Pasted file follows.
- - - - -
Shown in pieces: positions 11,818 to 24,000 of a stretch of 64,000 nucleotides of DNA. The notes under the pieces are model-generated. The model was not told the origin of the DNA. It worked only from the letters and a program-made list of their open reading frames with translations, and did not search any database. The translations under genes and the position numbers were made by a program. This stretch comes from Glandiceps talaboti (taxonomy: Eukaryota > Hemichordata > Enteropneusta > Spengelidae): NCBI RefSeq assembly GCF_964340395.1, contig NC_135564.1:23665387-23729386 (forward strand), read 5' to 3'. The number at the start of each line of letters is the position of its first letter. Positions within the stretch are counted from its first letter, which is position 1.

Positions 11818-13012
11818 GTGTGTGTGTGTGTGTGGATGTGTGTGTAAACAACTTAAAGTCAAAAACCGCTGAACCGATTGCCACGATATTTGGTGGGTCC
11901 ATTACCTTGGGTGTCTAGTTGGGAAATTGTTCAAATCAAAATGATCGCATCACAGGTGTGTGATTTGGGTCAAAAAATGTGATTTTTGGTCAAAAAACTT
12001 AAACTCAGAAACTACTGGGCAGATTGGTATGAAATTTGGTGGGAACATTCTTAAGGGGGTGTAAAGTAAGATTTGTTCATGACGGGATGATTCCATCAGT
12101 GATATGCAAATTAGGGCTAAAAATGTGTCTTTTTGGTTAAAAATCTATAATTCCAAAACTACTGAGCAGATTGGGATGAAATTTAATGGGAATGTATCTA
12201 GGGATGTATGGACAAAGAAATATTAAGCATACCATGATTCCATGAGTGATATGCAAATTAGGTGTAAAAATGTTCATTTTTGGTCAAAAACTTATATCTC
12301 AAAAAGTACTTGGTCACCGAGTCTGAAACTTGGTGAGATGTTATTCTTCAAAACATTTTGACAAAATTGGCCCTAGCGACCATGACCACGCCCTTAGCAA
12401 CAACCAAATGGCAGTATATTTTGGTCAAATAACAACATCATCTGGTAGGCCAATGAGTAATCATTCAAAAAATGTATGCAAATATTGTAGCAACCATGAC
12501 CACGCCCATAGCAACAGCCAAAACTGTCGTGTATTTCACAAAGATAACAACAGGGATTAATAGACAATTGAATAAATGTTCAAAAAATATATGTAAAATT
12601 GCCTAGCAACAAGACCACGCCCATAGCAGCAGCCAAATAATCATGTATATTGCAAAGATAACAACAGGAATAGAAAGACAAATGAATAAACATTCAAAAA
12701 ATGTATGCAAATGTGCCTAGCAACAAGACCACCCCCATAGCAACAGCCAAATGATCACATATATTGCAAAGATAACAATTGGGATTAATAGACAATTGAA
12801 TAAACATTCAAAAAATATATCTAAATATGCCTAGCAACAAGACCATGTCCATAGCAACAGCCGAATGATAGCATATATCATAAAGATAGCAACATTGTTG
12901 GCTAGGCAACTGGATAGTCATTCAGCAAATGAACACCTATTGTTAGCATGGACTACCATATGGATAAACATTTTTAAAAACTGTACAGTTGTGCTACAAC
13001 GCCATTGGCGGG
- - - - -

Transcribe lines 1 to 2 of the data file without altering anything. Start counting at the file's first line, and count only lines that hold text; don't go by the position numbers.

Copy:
Shown in pieces: positions 11,818 to 24,000 of a stretch of 64,000 nucleotides of DNA. The notes under the pieces are model-generated. The model was not told the origin of the DNA. It worked only from the letters and a program-made list of their open reading frames with translations, and did not search any database. The translations under genes and the position numbers were made by a program. This stretch comes from Glandiceps talaboti (taxonomy: Eukaryota > Hemichordata > Enteropneusta > Spengelidae): NCBI RefSeq assembly GCF_964340395.1, contig NC_135564.1:23665387-23729386 (forward strand), read 5' to 3'. The number at the start of each line of letters is the position of its first letter. Positions within the stretch are counted from its first letter, which is position 1.

Positions 11818-13012